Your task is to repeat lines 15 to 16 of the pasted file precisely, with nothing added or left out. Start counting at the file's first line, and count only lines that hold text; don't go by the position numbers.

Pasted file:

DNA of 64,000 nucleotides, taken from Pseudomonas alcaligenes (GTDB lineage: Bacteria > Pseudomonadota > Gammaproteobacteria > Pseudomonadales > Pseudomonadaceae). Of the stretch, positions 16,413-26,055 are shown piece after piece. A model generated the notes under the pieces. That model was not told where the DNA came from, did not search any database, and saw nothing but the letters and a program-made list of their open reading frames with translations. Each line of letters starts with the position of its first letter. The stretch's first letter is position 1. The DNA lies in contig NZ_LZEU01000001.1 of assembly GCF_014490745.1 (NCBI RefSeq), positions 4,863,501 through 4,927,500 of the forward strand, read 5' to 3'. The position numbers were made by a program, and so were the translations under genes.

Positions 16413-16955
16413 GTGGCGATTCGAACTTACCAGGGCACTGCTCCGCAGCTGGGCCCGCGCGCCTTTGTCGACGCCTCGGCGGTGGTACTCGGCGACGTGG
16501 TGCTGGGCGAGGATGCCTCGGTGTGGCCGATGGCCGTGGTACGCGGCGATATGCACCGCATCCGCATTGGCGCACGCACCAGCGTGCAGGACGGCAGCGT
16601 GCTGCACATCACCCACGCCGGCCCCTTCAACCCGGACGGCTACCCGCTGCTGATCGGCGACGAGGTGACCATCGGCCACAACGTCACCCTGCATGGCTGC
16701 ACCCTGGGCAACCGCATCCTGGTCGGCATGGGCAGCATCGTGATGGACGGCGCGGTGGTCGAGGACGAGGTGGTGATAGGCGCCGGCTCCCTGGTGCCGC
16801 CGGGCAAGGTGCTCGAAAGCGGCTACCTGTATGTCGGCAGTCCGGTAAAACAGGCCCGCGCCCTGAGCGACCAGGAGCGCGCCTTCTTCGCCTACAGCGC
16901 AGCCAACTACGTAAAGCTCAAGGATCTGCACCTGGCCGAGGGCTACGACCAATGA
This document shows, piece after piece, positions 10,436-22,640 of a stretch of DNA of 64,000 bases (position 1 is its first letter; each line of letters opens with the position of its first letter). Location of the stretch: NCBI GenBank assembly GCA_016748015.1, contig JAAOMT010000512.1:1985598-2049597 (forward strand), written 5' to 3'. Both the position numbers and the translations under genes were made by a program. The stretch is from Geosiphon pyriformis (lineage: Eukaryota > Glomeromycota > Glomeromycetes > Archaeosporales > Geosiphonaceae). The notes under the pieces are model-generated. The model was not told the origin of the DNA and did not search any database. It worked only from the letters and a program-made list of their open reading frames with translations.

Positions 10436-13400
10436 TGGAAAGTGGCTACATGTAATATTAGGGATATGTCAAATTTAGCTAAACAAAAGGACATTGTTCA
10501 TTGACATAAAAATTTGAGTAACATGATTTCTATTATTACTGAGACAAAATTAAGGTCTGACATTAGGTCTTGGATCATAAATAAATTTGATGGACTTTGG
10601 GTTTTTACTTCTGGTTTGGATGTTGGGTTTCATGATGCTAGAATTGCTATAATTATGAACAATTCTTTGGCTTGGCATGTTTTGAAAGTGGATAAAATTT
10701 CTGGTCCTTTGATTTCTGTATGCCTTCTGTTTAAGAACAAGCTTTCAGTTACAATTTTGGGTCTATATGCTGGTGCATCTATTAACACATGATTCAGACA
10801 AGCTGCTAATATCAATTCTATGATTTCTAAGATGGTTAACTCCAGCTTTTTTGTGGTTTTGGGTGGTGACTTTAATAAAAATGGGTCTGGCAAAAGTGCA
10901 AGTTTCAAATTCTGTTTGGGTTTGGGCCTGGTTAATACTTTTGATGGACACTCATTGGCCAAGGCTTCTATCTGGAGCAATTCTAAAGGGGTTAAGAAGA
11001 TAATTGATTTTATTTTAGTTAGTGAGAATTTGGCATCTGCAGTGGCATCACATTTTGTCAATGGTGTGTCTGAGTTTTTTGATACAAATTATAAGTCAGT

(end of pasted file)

10801 AGCTGCTAATATCAATTCTATGATTTCTAAGATGGTTAACTCCAGCTTTTTTGTGGTTTTGGGTGGTGACTTTAATAAAAATGGGTCTGGCAAAAGTGCA
10901 AGTTTCAAATTCTGTTTGGGTTTGGGCCTGGTTAATACTTTTGATGGACACTCATTGGCCAAGGCTTCTATCTGGAGCAATTCTAAAGGGGTTAAGAAGA